February 27, 2009

¡Bienvenido a mi primer escrito de Honduras! Les estoy escribiendo a Ustedes de mi cuarto en una casa donde vivo con una familia Hondureña. Sólo he estado en Honduras por dos dias pero ya me siento que yo he vivido aquí por mucho tiempo.


To Honduras!

Welcome to my first writing from Honduras! I am writing to you from my room in a house where I live with my Honduran family. I have only been in Honduras for two days but already I feel like I have lived here for a long time.

Room #1

Bed #1

Honduras...so ya, what a place. We arrived in the country on Wednesday afternoon completely jet lagged (from being woken up at 2AM after an hour of sleep and goodbyes for a 7AM flight that morning) and, after a quick welcome at the training site, were thrown into the arms of our host families (literally as they are very affectionate people), all of which I have heard from other Peace Corps Trainees (PCTs) to be completely fabulous. (On that note, I should elaborate that everyone's family situation differs dramatically from one another. For example, some houses have plasma TVs, washer and dryers, and hot water while others have walls that do not connect to roofs, water delivered twice a week, and a family of six that is sharing a room to accommodate a trainee. Meals are modest, simple, and normally include white bread, bananas and coffee...so many and so much, tortillas, and rice.) I actually surprised myself the first night I was with my host family as I seemed to know more Spanish than I originally thought. (I think that I was delirious, but anyway, thanks, Rosetta Stone!) My mother here is fantastic (so welcoming, very independent, and completely accommodating) and lives within walking distance to our training site. She has one daughter and two nieces, all of which live with her and attend high school. Her daughter is currently (as we speak) practicing the flute. They have a parrot (almost an exact replica of Andy but a bit sweeter on the ears) as well as a dog that will attack anyone but the family and thus needs to be caged when I am home. (We have been told that most dogs in the area are vicious because they serve as guards instead of companions. They are taught to behave this way at a very young age.) My mother is very interested and asks questions frequently about my family in the states, what I plan to do in the Peace Corps (PC), and how to best live in Honduras. Normally, there is not much else going on the house except for my mom tending to her girls or the house and the girls doing their homework or watching television, so much of the time is spent conversing and explaining. My daily routine thus far has been waking up in comfortable room at 6AM to shower with a bucket of warm water (so lucky to have warm water!), walking to training with other PCTs (while trying not to get run over by speeding cars or phased by honks and comments), training on everything for eight to nine hours (which displeases the rear), and then returning home to read more about policies (so many) or go on a run with friends (which I did for the first time today yayer!). Sometimes...although I really have only been here two days...it is tough to come home from a long day of training and speak about my day, life, and dreams in Spanish. (Honestly, sometimes my brain just wants to fart.)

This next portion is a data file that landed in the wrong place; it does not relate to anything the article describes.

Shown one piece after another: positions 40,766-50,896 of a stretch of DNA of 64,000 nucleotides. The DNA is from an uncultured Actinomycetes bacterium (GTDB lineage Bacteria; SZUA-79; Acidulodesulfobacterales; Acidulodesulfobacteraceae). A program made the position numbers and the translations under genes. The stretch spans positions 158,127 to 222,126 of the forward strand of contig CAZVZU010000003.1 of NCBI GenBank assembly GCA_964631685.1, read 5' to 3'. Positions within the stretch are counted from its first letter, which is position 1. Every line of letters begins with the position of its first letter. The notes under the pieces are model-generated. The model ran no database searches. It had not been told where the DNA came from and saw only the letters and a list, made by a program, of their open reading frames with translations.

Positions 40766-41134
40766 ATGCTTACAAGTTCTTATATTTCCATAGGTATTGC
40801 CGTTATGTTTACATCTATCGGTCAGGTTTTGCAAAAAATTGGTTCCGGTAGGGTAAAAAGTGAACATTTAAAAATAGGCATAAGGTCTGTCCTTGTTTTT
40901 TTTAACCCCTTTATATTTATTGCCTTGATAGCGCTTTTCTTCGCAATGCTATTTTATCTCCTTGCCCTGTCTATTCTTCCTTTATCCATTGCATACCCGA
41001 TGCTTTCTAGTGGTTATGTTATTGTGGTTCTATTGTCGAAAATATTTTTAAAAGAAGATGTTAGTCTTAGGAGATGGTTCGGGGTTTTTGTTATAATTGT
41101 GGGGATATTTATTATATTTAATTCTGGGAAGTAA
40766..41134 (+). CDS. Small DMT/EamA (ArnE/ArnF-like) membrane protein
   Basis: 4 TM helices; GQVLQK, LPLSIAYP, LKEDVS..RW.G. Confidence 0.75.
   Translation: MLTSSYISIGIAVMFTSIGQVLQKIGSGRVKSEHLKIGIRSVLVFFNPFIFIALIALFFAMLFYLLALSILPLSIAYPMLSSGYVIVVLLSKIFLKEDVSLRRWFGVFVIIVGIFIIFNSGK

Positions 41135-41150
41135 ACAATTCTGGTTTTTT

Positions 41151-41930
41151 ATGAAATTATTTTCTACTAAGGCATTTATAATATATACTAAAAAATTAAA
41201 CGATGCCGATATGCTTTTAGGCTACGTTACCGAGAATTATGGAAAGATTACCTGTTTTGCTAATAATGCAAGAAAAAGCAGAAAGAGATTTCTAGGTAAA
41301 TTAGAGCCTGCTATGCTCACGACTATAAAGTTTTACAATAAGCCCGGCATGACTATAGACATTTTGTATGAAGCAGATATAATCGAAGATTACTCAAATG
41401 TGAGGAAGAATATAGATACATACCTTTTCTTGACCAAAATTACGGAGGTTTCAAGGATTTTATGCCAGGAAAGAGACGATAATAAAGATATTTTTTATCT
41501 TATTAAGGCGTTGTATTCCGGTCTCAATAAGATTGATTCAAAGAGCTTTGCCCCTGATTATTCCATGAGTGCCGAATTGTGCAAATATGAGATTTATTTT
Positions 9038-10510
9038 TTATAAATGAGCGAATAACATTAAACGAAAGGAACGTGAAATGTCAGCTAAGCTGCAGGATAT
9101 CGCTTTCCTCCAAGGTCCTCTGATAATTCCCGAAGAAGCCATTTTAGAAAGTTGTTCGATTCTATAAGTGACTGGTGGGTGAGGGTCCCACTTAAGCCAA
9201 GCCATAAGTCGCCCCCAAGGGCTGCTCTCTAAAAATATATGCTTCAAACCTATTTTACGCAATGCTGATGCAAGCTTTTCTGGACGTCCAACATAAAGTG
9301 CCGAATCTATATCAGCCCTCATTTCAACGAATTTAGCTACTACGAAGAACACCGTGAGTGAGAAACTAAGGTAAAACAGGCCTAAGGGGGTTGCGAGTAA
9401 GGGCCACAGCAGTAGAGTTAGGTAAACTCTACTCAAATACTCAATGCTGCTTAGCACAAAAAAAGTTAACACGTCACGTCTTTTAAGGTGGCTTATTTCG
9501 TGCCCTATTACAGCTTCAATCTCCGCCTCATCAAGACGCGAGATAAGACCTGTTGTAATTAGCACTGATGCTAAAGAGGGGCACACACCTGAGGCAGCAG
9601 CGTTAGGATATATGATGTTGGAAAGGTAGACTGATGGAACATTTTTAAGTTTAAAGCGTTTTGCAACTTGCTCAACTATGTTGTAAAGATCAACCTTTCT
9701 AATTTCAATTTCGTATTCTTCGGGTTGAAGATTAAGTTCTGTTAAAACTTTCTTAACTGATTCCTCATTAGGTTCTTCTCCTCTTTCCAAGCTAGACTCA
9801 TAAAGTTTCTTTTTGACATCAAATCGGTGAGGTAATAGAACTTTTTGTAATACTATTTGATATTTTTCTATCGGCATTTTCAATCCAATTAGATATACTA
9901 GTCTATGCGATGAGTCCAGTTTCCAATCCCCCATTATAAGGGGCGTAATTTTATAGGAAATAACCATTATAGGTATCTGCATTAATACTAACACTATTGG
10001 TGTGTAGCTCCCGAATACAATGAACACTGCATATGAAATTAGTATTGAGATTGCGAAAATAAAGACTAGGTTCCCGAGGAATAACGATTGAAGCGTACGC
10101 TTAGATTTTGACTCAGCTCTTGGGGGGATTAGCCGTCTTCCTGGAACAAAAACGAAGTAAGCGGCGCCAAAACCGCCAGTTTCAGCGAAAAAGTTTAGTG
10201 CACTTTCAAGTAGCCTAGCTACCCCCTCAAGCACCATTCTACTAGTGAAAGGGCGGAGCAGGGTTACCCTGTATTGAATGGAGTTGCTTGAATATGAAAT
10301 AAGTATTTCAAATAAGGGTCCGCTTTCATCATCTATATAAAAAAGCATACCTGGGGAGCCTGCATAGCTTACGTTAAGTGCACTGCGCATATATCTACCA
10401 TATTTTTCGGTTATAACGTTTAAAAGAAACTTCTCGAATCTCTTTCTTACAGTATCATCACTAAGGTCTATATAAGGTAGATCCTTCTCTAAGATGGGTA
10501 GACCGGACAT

Delirious at the buttcrack of dawn: Liz and Me

Wondering what they got themselves into: Bryan and Kevin

Flight mates: Iljeen and Kyle

Ridin the bus

Training has been going well thus far. We are currently working on intensive language instruction and learning more about medical, safety, health, and other PC policies specific to Honduras. We have spent some time learning about local customs (visit your neighbors/family and don't drink the water), the host family experience (you are part of the family and accommodate always), the dangers of Honduras (theft, assault, rape, malaria, dengue, rabies, etc.), and what we can expect that our specific (for me, business) projects will entail. We had a medical interview today to determine which additional vaccines we need and received our health kits which, among other things, contained a mosquito net, bug spray, malaria pills, and supplements for dehydration. We also had a language interview that will be used to separate us into different levels for training purposes. We need to reach a certain language level in order to be sworn in as a Peace Corps Volunteer (PCV). Right now, we are only PCTs, or aspirantes. (Wish me luck!)

Back to school, back to school

To prove to myself, just what I can do

What we bring to the table

Expectations of the students

Expectations of the trainers

All the aspirantes seem to be pretty rad and with all types of backgrounds from straight out of college to years of experience in the field to spouses that have (reluctantly for some it seems) joined their significant other to share in their desire to make a change. They are from around the country and split pretty evenly between males and females. They range in age from early twenties to late fifties. There are forty nine of us in total and four couples.

First day of class, Camera 1

First day of class, Camera 2

Well team, that's all I have for you today! Sorry I can't elaborate more on some gnarly experience. Those have yet to be had, and I am positive that they will be. For now, I leave you with the wonderment on what tonight will bring me in my dreams. We took our first weekly supplement of malaria medicine, and it is supposed to cause some seriously freaky dreams, potentially night terrors. (Are you afraid of the dark? I will be by tomorrow...)

This is what I will be running for in a few hours

Buenas noches.

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